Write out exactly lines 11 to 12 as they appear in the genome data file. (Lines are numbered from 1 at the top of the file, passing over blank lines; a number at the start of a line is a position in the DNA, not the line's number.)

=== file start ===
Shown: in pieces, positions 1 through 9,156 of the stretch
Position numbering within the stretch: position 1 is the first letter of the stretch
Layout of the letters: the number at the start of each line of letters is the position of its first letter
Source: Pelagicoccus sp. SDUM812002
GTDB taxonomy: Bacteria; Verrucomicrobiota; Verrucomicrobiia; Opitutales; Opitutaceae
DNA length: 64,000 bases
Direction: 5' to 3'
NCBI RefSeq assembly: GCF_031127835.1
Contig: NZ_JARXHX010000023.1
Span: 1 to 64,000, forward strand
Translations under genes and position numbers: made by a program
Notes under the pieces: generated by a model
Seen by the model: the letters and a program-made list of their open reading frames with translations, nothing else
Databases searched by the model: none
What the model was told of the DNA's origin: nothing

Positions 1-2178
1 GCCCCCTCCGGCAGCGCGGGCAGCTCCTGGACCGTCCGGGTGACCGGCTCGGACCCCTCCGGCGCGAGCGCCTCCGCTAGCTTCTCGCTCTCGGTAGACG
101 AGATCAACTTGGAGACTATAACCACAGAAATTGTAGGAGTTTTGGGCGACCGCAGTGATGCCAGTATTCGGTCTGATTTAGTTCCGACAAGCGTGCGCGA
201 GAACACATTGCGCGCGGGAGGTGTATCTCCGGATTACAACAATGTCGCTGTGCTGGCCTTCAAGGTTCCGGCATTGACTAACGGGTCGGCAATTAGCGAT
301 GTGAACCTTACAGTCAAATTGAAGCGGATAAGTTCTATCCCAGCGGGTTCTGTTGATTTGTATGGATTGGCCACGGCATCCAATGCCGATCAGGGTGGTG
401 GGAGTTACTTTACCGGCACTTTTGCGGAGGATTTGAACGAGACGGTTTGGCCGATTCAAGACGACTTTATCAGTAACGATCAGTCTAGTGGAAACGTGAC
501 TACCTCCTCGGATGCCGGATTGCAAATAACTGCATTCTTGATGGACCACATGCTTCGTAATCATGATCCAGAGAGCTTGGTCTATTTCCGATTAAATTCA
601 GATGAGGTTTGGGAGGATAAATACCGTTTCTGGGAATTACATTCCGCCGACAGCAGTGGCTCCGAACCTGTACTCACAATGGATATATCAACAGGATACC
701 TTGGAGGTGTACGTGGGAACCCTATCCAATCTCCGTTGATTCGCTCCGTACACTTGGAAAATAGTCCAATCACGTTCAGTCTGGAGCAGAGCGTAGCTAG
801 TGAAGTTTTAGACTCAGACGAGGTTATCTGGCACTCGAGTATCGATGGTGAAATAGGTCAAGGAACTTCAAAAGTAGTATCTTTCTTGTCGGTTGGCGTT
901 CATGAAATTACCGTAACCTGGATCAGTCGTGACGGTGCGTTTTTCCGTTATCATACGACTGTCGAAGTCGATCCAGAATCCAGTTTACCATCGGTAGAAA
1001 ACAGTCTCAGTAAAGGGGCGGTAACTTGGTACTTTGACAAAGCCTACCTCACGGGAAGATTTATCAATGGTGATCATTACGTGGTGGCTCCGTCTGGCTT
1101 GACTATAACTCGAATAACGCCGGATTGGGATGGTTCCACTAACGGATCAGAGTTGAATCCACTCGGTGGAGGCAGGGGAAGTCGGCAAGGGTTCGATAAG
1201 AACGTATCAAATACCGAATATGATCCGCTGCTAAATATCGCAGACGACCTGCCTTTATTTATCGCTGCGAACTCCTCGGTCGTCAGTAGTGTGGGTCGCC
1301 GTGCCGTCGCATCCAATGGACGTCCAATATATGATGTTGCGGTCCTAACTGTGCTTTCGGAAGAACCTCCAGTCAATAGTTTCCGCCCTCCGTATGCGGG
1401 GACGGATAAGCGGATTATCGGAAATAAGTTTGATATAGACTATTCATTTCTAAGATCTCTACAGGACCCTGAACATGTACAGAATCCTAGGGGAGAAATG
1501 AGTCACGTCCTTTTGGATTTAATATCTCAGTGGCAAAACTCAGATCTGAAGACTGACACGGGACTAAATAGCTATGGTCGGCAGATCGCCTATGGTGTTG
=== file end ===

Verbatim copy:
Translations under genes and position numbers: made by a program
Notes under the pieces: generated by a model